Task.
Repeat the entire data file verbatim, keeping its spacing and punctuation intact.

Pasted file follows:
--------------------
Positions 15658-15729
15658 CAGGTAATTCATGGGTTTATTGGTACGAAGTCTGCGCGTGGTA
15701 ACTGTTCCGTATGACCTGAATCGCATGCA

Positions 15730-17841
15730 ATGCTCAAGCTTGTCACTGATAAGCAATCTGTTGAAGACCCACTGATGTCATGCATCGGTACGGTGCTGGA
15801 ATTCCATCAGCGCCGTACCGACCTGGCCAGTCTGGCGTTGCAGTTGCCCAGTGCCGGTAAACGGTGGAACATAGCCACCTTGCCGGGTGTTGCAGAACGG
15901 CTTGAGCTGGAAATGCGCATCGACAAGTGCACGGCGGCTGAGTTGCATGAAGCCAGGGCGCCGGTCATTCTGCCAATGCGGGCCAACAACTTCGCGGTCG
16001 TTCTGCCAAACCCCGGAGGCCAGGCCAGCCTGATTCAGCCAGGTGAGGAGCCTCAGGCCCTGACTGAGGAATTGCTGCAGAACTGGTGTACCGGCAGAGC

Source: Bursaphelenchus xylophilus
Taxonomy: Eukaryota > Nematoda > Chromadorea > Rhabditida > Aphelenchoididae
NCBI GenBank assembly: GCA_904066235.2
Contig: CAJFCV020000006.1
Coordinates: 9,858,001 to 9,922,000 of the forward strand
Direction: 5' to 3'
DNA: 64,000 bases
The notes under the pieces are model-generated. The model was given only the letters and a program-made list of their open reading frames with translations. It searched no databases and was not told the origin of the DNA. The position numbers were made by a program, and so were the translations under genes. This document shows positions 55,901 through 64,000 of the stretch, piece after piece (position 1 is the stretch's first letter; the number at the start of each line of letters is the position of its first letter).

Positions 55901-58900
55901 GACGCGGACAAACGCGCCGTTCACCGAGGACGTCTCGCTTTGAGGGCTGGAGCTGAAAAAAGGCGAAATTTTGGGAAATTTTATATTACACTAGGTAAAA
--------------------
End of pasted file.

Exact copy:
Positions 15658-15729
15658 CAGGTAATTCATGGGTTTATTGGTACGAAGTCTGCGCGTGGTA
15701 ACTGTTCCGTATGACCTGAATCGCATGCA

Positions 15730-17841
15730 ATGCTCAAGCTTGTCACTGATAAGCAATCTGTTGAAGACCCACTGATGTCATGCATCGGTACGGTGCTGGA
15801 ATTCCATCAGCGCCGTACCGACCTGGCCAGTCTGGCGTTGCAGTTGCCCAGTGCCGGTAAACGGTGGAACATAGCCACCTTGCCGGGTGTTGCAGAACGG
15901 CTTGAGCTGGAAATGCGCATCGACAAGTGCACGGCGGCTGAGTTGCATGAAGCCAGGGCGCCGGTCATTCTGCCAATGCGGGCCAACAACTTCGCGGTCG
16001 TTCTGCCAAACCCCGGAGGCCAGGCCAGCCTGATTCAGCCAGGTGAGGAGCCTCAGGCCCTGACTGAGGAATTGCTGCAGAACTGGTGTACCGGCAGAGC

Source: Bursaphelenchus xylophilus
Taxonomy: Eukaryota > Nematoda > Chromadorea > Rhabditida > Aphelenchoididae
NCBI GenBank assembly: GCA_904066235.2
Contig: CAJFCV020000006.1
Coordinates: 9,858,001 to 9,922,000 of the forward strand
Direction: 5' to 3'
DNA: 64,000 bases
The notes under the pieces are model-generated. The model was given only the letters and a program-made list of their open reading frames with translations. It searched no databases and was not told the origin of the DNA. The position numbers were made by a program, and so were the translations under genes. This document shows positions 55,901 through 64,000 of the stretch, piece after piece (position 1 is the stretch's first letter; the number at the start of each line of letters is the position of its first letter).

Positions 55901-58900
55901 GACGCGGACAAACGCGCCGTTCACCGAGGACGTCTCGCTTTGAGGGCTGGAGCTGAAAAAAGGCGAAATTTTGGGAAATTTTATATTACACTAGGTAAAA